The granting of this patent is a step forward in the commercialization of a tiny sensor that sits in the lower eyelid to continuously measure glucose levels in tears for use in the treatment of type 1 diabetes. It further protects the NovioSense technology for use of the flexible electrochemical sensor or the measurement of a wide range of small molecule biomarkers found in many biological fluids inside and outside of the body including blood, saliva and urine.

“With the introduction of contactless communications capable of powering passive sensors into mainstream smartphones the opportunities to deliver exciting products for diabetics and glucose management will continue to grow. Today non-invasive glucose measurement is becoming increasingly competitive. We have found ourselves competing with multinational technology and pharmaceutical companies such as Google and Novartis” said Dr. Wilson. “NovioSense is very active in the space of connected medical sensors and we believe we are leading the way to non-invasive micro sensors. We are actively seeking ways to exploit our technology base in new application domains.” he said.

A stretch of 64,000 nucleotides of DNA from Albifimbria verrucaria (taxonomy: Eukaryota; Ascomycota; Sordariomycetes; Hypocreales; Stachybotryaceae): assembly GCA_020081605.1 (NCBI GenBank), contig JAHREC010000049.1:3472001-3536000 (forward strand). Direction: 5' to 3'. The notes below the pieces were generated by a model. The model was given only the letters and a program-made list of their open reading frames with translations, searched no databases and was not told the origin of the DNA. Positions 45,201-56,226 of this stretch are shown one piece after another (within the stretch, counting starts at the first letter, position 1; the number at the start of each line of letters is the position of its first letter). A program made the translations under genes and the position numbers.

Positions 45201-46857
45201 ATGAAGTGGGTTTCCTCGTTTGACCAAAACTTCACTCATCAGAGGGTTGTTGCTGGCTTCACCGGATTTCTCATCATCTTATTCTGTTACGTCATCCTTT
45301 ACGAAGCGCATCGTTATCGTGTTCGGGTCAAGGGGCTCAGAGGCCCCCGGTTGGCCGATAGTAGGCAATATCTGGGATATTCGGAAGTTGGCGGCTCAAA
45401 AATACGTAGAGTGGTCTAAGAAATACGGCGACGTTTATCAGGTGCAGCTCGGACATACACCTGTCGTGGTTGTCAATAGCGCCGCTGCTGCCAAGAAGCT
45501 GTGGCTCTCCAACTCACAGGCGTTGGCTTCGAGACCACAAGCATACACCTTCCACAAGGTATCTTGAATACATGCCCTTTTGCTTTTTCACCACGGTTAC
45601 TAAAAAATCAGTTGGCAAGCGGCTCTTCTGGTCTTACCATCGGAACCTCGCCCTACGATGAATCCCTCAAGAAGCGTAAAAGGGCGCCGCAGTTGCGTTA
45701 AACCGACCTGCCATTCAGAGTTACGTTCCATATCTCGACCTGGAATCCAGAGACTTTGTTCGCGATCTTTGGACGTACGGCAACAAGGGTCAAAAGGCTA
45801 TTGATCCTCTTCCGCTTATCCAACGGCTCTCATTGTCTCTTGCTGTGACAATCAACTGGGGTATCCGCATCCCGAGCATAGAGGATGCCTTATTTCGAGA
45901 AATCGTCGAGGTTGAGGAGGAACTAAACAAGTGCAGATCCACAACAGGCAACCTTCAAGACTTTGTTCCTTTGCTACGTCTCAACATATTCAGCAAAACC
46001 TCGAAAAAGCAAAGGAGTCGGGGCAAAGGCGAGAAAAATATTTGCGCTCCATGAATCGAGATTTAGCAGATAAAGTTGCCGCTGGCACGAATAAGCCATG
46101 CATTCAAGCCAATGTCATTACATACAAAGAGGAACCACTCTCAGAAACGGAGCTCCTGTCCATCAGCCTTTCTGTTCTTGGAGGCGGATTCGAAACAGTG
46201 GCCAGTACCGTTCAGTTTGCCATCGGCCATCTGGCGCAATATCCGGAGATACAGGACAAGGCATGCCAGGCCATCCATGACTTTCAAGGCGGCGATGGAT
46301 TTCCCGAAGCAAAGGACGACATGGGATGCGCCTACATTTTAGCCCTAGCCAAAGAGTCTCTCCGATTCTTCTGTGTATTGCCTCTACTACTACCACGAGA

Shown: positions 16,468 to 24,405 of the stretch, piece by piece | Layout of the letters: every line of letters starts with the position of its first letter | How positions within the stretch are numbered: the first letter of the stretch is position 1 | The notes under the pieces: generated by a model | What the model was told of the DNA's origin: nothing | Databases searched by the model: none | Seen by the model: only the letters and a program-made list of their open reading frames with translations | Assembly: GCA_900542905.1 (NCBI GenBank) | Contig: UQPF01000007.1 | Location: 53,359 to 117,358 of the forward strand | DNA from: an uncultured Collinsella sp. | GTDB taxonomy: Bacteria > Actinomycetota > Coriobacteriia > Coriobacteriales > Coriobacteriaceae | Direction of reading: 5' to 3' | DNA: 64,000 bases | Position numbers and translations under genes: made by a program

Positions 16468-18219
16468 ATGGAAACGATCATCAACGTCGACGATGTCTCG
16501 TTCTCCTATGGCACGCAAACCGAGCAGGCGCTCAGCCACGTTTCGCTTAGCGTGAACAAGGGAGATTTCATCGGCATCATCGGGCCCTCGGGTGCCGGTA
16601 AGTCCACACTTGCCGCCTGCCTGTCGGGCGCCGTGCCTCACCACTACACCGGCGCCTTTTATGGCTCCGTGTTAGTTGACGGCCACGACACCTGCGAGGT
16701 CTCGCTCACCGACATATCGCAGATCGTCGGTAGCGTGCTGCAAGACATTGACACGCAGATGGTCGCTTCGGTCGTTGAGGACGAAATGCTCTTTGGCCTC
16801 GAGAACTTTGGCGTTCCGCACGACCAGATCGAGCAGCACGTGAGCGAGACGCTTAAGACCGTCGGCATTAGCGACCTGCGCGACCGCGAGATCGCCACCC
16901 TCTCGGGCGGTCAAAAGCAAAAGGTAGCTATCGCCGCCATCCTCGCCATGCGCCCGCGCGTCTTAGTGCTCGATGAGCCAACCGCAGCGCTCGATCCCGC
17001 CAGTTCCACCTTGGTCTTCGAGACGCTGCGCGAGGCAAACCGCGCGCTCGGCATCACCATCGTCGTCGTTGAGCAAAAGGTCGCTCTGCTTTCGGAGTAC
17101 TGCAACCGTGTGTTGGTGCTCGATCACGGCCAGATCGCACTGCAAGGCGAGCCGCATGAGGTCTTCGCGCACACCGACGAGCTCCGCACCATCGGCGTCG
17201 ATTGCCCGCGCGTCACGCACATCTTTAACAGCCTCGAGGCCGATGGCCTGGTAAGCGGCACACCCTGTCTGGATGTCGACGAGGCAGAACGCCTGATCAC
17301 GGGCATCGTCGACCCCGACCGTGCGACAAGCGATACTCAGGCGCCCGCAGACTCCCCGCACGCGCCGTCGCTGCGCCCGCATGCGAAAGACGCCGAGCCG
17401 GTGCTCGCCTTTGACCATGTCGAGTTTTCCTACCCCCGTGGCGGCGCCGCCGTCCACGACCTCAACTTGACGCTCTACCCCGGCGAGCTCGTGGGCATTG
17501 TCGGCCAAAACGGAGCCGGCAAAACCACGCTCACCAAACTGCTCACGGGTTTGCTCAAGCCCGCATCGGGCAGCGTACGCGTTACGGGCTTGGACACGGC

About NovioSense BV

NovioSense BV was founded in July 2012 as a joint venture between NovioTech BV in Nijmegen (NL) and Fraunhofer IMS in Duisburg (DE). The company has raised financing from regional seed fund PPM Oost and Health Innovation Fund as well as in the form of a European Subsidy as part of the InterReg IV A Telemedicine Project. The aim of the company is to develop a clinical prototype device to prove the principle of glucose measurement in tears and to seek strategic partnerships to bring the technology to the market. NovioSense is entering clinical trials of its sensor systems for tolerance and expects to address efficacy in 2015 with market introduction to commence in 2018. The company is actively seeking strategic partnerships with medical device and smartphone manufactures to accelerate its path to market and to explore the application of its technology platform into new directions. For further information on NovioSense BV, please visit For media and images please visit